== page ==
India's energy crisis cascaded over half the country Tuesday when three of its regional grids collapsed, leaving 620 million people without government-supplied electricity for several hours in, by far, the world's biggest blackout.
Hundreds of trains stalled across the country and traffic lights went out, causing widespread traffic jams in New Delhi. Electric crematoria stopped operating, some with bodies half burnt, power officials said. Emergency workers rushed generators to coal mines to rescue miners trapped underground.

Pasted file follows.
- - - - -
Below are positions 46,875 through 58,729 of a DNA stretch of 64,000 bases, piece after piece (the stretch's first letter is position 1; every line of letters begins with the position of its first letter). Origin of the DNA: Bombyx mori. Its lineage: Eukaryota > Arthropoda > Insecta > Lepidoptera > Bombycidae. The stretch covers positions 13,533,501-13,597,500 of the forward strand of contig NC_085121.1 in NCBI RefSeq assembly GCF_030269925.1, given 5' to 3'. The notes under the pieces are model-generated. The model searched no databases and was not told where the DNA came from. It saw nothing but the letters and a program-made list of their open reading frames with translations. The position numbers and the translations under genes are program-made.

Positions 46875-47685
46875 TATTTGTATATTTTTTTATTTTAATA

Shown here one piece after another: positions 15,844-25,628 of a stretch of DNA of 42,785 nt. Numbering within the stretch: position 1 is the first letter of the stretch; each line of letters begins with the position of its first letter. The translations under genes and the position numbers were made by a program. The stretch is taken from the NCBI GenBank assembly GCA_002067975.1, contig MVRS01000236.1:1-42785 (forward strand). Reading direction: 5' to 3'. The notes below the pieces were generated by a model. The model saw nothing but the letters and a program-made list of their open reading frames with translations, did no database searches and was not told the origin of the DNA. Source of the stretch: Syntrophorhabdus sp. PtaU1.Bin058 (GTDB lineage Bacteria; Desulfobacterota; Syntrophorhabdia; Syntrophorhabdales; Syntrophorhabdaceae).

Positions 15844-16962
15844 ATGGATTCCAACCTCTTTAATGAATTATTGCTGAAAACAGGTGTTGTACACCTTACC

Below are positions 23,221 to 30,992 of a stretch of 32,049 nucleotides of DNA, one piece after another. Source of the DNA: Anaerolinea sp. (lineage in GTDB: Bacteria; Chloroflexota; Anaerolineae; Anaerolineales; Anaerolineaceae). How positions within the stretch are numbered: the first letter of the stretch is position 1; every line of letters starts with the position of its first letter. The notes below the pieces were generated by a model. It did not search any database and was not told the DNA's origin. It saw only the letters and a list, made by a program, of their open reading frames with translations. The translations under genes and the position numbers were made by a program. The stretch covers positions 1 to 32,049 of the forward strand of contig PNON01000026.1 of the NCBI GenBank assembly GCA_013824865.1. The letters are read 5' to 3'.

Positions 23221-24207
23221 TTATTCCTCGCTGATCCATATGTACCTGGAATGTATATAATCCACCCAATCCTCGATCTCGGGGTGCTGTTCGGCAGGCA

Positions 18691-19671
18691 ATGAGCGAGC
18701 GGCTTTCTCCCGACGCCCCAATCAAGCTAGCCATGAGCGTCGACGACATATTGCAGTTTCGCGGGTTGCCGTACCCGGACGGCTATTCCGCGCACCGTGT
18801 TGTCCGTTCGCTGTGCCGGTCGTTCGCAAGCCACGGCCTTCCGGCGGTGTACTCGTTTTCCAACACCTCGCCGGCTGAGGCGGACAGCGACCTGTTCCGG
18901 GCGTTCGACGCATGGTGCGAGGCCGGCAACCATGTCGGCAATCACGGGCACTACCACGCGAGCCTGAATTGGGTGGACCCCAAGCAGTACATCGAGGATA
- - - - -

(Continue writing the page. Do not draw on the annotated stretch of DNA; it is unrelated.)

The massive failure - a day after a similar, but smaller power failure - has raised serious concerns about India's outdated infrastructure and the government's inability to meet its huge appetite for energy as the country aspires to become a regional economic superpower.
Power Minister Sushil Kumar Shinde blamed the new crisis on states taking more than their allotted share of electricity.
"Everyone overdraws from the grid. Just this morning I held a meeting with power officials from the states and I gave directions that states that overdraw should be punished. We have given instructions that their power supply could be cut," he told reporters.That's what happens whenever prices aren't allowed to move in accordance with supply and demand. Just as the textbooks draw it up.